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Novel leukemia therapy aims to treat sick kids before time runs out

Highly personalized treatments for aggressive pediatric leukemia are available and have proved effective for those who can wait for them. What about those who can't?

A decade ago, CAR T cell therapy changed the world of cancer treatment, offering a personalized approach to patients with blood cancers like leukemia

But getting that specialized treatment to patients is costly and time consuming. It can take up to two months to harvest a patient's T cells and reprogram them into cancer-fighters — a nonstarter for many young patients with aggressive cancer.

These patients "don't have months or years to live," said Dr. Mohamed Kharfan-Dabaja, director of Blood and Marrow Transplantation and Cellular Therapies at the Mayo Clinic in Florida. "They have weeks." Kharfan-Dabaja was not part of the new research.

A novel approach to CAR T (chimeric antigen receptor T cell) therapy aims to cut down that turnaround time significantly. Instead of reprogramming each patient's cells, researchers are testing the safety of using universal, or "off the shelf," CAR T cells from other patients, preprogrammed to fight cancer. These cells are then tweaked further using another gene-modifying technology — CRISPR — to ensure they are not rejected by the patient's own immune system.

Scientists at University College London in the United Kingdom tested the safety of the experimental approach in six children — mostly toddlers — with advanced leukemia. The research was published Wednesday in the journal Science Translational Medicine.

Conventional treatments, like chemotherapy, had already failed in the six children in the study, a phase 1 clinical trial. The goal was to determine whether the new approach was safe. The scientists will determine whether it is effective in future, larger studies.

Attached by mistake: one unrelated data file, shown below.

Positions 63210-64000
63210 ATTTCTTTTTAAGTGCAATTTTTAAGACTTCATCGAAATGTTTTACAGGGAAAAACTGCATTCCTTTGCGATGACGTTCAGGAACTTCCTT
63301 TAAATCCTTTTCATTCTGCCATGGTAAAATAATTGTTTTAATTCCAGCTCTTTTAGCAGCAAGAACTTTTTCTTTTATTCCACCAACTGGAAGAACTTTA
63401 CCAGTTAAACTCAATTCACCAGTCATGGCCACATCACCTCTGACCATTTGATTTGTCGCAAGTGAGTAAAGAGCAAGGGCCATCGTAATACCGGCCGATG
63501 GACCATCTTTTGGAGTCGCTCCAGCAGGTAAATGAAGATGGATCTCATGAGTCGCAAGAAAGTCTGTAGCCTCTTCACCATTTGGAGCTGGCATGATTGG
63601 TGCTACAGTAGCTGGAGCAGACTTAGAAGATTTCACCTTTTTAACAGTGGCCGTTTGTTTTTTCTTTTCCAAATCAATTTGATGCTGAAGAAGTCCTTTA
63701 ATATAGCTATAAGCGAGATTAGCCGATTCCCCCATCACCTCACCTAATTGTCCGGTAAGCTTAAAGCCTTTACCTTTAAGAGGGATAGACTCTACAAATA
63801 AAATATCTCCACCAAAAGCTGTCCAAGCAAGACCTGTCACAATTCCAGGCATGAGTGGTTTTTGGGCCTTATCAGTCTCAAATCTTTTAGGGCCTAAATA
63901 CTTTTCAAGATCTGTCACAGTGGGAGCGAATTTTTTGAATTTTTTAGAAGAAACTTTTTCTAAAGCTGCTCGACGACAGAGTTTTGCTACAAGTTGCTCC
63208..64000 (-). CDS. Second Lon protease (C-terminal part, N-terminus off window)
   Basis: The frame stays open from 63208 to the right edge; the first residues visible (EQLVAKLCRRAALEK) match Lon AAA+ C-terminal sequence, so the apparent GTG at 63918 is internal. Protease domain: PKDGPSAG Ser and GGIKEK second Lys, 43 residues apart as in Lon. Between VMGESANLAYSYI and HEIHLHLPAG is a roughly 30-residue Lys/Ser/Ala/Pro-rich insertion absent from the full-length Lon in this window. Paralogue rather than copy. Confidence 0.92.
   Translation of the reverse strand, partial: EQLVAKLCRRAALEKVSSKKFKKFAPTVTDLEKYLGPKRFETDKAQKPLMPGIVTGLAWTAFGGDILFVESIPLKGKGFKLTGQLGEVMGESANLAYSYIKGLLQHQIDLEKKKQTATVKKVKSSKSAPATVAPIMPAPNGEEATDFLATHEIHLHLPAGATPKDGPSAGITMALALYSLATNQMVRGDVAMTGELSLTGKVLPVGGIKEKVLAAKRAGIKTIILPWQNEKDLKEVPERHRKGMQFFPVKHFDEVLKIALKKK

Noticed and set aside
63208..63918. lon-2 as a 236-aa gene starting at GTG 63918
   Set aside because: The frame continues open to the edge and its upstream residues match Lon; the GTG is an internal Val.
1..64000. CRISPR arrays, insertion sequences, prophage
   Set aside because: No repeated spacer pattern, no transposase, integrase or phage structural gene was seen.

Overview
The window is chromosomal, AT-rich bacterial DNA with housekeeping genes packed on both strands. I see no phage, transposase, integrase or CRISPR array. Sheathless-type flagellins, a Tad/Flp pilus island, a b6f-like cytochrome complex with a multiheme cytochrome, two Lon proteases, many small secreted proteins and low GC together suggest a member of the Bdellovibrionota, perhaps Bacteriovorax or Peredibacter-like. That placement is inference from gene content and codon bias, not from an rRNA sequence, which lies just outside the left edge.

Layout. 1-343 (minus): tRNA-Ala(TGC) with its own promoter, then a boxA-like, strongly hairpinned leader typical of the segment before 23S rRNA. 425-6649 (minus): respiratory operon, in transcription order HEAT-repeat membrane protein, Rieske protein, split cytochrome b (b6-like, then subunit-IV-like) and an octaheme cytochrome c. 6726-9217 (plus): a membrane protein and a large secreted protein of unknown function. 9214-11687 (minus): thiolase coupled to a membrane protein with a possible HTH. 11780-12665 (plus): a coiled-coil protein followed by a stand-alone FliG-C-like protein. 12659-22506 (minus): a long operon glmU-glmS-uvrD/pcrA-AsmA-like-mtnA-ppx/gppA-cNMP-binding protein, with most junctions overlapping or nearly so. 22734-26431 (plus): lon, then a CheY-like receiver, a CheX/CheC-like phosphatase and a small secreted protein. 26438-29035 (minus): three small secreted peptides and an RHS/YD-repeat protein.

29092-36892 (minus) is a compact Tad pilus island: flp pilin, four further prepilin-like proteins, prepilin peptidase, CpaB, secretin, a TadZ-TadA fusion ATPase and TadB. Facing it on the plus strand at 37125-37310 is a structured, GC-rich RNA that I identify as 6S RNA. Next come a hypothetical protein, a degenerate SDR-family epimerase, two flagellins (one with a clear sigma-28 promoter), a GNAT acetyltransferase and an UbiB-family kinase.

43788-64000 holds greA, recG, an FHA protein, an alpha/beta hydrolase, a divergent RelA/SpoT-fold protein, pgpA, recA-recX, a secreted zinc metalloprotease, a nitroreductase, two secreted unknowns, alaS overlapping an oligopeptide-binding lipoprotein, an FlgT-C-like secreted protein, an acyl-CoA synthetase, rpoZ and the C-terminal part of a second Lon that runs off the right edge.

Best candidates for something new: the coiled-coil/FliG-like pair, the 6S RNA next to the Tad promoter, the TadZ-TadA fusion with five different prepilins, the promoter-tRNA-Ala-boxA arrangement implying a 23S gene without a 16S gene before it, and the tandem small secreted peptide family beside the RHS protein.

"These are very difficult children to treat," said Waseem Qasim, a study author and professor of cell and gene therapy at Great Ormond Street Hospital for Children in London. 

The goal of the new treatment approach isn't necessarily curative; instead, it's to get patients into remission so that they are well enough for a bone marrow stem cell transplant. 

The new approach is a "bridge to transplant," said Dr. Stephen Gottschalk, head of the Department of Bone Marrow Transplantation and Cellular Therapy at St. Jude Children's Research Hospital in Memphis. "If they're not in remission before transplant, their likelihood of relapse is probably 80%."

Gottschalk, who was not involved with the trial, called the new research "exciting."

Modifying the harvested T cells with CRISPR — a genetic tool that can cut and paste bits of DNA — and then preparing them for use can take about 12 days, Qasim said. For most patients, the wait may be even shorter — just the time needed to thaw the prepared frozen T cells.  

"If we want to make these treatments available worldwide, off the shelf is going to be the way to provide them," Qasim said. 

The "off the shelf" approach also ensures that there are enough T cells for the treatment. "These young children are so small that it's very difficult actually to collect cells," Gottschalk said.

None of the children in the trial experienced dangerous side effects from the experimental treatment. One particular side effect associated with CAR T therapy is called a cytokine storm, and it can be deadly. It occurs when the body's immune system goes haywire in response to the therapy.

Four of the children ultimately died — not from the treatment or a cytokine storm, but from their cancer. Two entered remission and remain alive and well, Qasim said, 9 and 18 months following treatment. 

Dr. Kris Mahadeo, an associate professor in the department of Pediatrics Patient Care at the University of Texas MD Anderson Cancer Center in Houston, said the early results were encouraging.

"The idea is to get all of these children to live full lives," said Mahadeo, who was not involved with the study. "That's the promise of what we're working toward."

CORRECTION (Nov. 3, 2022, 8:05 a.m. ET): A previous version of this article misspelled the first name of a study author. He is Waseem Qasim, not Wassim.

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